Compact, Attractive, Serene
by Sonoma County Master Gardener Sandy Metzger
In the middle of a typical hot, dry Mediterranean summer in Sonoma County, do you ever get that craving for a bit of water in your yard? Something you could swirl your fingers into, creating small concentric circles of tiny waves? Or see little fish scooting between leaves and rocks? Or see the clouds reflected in the surface? I do.
You can, too, and it won’t require a backhoe, an artesian well, a pump, or year-round stream. Perfectly lovely and satisfying water gardens can be created in many common containers. An ideal one is a watertight half wine barrel, preferably an unused one (cleaning a red wine barrel is a challenge). Other excellent vessels could be a large ceramic pot or bowl, or galvanized tub or horse trough, whatever matches your garden, patio, or deck décor.
Consider the character of you garden. Decide what look you want: hardy water lilies or hyacinths floating on the water, unusual grasses, dwarf cattails or bog plants, or floriferous perennials for splashes of color. Whichever way you decide to go, I think it's important to see some of the water. As small an area as it may be, there's a certain calming aspect to the water with its reflections of trees and clouds. And don’t be surprised if you see butterflies or birds drinking from it or even a couple of dragonflies buzzing around.
You may be immediately concerned about what else your water garden will attract: mosquitoes. You can deal with that in several ways: add year-round mosquito fish (free from the Mosquito and Vector Control District or local nursery), or a "mosquito dunk" or other similar product. Mosquito fish readily reproduce and overwinter very well here. A pond or fountain "cleanser" helps keep the algae at bay. During the hotter months, you'll have to add water once or twice a week to keep it level with the top of your pots.
If your water garden is in a large trough, use bricks or cinderblocks as a base upon which to set your ceramic or terra cotta pots, adjusting them to the height of the trough’s top edge. Plastic nursery pots do not work well as they tend to float and tip, spilling soil or mulch into the water.
By their nature, container gardens are theoretically moveable gardens; however, relocating a water garden is a challenge, unless it’s already on wheels. It's best to begin in the right location: in the sun and away from trees and plants dropping debris. If you use residential water with added chlorine and other chemicals, fill up your container and let it sit for three or four days to allow the chlorine to dissipate. Rainwater, of course, is perfect for water gardens, but you’ll have to top it off as the water evaporates.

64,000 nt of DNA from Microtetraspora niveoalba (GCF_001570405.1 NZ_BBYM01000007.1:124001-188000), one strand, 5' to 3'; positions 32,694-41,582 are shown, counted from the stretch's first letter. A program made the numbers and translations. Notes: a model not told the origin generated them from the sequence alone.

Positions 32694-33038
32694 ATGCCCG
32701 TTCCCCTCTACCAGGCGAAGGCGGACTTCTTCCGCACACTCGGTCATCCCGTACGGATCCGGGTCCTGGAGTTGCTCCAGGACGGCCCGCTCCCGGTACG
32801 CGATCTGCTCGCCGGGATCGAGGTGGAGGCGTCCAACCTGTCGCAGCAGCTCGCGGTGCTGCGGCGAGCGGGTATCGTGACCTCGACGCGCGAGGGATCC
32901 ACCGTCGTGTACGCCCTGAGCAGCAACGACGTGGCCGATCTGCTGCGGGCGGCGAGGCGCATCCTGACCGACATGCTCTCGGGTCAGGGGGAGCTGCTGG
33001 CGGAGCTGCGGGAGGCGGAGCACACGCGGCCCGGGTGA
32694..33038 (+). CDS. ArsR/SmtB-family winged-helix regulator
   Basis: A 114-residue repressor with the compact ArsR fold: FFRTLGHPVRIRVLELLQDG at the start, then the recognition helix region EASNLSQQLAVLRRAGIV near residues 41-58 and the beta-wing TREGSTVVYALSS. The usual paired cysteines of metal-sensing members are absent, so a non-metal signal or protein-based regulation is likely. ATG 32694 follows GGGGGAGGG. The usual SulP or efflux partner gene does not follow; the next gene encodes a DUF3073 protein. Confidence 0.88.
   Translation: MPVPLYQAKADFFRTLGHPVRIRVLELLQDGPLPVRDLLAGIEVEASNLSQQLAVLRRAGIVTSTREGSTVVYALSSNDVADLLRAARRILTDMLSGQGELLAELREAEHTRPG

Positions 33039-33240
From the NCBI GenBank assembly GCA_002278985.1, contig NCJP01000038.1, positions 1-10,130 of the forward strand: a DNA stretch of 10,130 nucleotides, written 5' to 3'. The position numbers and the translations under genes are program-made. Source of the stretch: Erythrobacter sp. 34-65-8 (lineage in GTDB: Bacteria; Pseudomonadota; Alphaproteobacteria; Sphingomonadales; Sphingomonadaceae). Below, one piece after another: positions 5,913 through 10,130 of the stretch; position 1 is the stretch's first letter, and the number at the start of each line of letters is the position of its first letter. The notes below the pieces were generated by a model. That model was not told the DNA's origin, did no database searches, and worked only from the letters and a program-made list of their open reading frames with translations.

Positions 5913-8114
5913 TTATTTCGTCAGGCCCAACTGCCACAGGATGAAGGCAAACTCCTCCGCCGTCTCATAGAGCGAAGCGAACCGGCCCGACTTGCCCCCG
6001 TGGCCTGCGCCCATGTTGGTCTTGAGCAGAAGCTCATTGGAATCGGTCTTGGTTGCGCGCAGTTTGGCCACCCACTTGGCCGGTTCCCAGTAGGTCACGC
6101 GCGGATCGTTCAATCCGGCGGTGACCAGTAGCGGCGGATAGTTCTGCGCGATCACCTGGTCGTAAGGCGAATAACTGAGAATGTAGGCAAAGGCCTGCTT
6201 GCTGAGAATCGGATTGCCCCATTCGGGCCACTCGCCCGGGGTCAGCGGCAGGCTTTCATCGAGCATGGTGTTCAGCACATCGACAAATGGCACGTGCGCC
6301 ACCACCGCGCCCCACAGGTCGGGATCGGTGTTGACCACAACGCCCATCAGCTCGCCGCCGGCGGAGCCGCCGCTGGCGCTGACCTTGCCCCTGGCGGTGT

There is a wide range of emergent, submergent, and floating plants for water gardens. If you design a larger, in-ground pond, specialists recommend using several of each category. However, in a small container water garden, you need not worry about that. Some of your choices include reeds and rushes, water lilies, grasses, lotus, water hyacinth, irises, cattails, and cannas.
You can go to any "big box" or independent nursery to find healthy and appropriate plants for your water garden. Depending upon the size of your container, select about three to five plants for your little "pond". For example, Equisetum hyemale (Horsetail) and Lobelia cardinalis (Cardinal Flower), can thrive in or out of water, can reach two to three feet and lend a vertical aspect to a container; each will likely have to be divided every two years or so. The lobelia attracts both hummers and butterflies but is deciduous; the equisetum doesn’t flower but is evergreen.
Your water garden does not have to be an expensive project or one that gets you frantic about “doing it right”. Just do it. Place an attractive container where you want it, fill it up,
and put some appropriate plants in it and perhaps some unusual rocks. If you would like professional advice or specialized plants, try the Pond and Garden Nursery on Stony Point Road at Highway 116 in Cotati. Otherwise, get that old trough out from behind the garage, clean it, and create a lovely little water garden for the birds, butterflies, dragonflies—and yourself!